NEW YORK: ICE cotton futures fell from a more than seven-month peak on Thursday as lower US export sales of the fibre offset support from crop damage fears due to Hurricane Delta, while investors awaited a monthly federal supply demand report due on Friday.
Cotton contracts for December fell 0.35 cent, or 0.5%, to 67.24 cents per lb by 1:05 p.m. EDT (1705 GMT), having hit its highest since Feb. 24 at 68.29.
"We got below average (export sales) and that's one of the reasons why the trade got blunted. ... China celebrated Golden Week last week and their participation was quite limited," said Keith Brown, principal at cotton brokers Keith Brown and Co in Georgia.
In its weekly export sales report, the US Department of Agriculture reported net sales of 178,400 running bales (RB) for 2020/21, down 27% from the prior 4-week average.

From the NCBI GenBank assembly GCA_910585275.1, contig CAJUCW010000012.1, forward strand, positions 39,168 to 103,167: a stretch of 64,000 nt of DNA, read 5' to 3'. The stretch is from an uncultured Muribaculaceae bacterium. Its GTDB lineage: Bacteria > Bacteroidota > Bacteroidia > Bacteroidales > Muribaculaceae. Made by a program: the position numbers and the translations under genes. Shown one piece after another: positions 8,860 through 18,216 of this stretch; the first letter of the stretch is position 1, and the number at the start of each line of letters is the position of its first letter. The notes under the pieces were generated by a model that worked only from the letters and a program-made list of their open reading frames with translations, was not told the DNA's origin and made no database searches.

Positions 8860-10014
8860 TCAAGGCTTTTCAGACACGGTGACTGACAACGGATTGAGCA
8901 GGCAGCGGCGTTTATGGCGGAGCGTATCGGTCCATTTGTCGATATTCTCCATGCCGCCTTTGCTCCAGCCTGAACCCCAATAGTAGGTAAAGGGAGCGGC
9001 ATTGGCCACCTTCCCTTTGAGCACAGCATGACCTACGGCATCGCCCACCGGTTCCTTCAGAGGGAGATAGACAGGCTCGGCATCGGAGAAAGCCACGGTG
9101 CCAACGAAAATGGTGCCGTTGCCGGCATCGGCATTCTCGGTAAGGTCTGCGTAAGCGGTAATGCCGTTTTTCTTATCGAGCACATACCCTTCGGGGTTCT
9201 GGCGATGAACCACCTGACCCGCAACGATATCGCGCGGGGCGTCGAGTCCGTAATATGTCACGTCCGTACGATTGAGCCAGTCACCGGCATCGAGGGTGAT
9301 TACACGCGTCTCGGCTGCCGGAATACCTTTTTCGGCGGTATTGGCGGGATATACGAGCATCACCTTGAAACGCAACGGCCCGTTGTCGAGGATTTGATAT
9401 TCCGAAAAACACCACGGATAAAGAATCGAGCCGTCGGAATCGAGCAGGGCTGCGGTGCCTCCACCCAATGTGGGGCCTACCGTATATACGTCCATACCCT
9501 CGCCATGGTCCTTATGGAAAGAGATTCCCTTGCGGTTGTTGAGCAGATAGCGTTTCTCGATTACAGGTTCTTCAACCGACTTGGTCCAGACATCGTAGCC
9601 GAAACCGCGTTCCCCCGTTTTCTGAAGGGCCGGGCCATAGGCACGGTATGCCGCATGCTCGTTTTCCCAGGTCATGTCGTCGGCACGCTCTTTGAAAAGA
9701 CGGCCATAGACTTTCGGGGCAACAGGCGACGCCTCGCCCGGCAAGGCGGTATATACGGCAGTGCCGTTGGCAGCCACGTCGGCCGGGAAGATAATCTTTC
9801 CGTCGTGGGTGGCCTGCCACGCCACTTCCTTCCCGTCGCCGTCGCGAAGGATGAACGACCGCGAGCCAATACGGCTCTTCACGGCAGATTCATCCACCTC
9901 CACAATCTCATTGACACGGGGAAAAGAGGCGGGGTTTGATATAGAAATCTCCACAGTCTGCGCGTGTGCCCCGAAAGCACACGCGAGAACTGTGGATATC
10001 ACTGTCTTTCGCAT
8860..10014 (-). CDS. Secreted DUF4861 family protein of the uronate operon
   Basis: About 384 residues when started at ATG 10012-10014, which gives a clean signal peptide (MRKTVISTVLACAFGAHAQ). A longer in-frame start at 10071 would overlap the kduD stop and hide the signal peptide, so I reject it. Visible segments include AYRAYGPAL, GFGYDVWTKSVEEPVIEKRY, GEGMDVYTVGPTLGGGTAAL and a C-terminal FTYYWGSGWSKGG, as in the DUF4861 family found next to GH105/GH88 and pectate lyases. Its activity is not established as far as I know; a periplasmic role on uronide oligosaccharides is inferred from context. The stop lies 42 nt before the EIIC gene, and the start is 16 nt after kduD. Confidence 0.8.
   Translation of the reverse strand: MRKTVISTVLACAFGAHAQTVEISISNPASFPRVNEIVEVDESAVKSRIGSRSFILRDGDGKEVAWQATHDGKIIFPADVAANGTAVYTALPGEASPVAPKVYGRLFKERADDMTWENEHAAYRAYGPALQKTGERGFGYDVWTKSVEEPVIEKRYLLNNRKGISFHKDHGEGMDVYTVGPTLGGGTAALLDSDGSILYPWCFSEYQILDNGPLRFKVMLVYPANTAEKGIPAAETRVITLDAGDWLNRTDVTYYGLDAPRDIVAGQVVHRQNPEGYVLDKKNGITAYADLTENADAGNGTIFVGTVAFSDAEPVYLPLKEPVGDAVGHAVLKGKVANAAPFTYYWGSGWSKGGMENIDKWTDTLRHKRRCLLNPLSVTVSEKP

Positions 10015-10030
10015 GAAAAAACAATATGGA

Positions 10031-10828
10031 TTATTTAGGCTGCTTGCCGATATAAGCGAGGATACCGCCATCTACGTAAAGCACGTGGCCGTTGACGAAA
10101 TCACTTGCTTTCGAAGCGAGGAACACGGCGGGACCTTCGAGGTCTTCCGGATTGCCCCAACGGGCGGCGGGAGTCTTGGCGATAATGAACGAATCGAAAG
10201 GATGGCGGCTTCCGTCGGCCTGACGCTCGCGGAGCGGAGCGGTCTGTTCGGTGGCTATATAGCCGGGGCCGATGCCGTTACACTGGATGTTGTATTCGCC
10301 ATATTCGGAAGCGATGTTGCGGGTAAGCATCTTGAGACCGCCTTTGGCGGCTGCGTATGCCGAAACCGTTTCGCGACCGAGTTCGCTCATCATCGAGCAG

The report also showed that exports of 142,300 RB were down 38% from the prior 4-week average. Despite a slight dip in prices on Thursday, cotton prices are up more than 2% so far this week, which could be its best in seven.
Fears of crop damage from Hurricane Delta, which is expected to make landfall this weekend and hit some cotton growing areas, along with anticipation of a reduction in the supply demand estimates in Friday's report supported prices, Brown added. Market participants are awaiting the US Department of Agriculture's (USDA) monthly World Agriculture Supply and Demand Estimates (WASDE) report, due on Friday.
For extreme east Texas into northern Louisiana, southern Arkansas and western Mississippi, Category Two Hurricane Delta is expected to produce 3 to 6 inches of rain, with isolated maximum totals of 10 inches, the US National Hurricane Center said.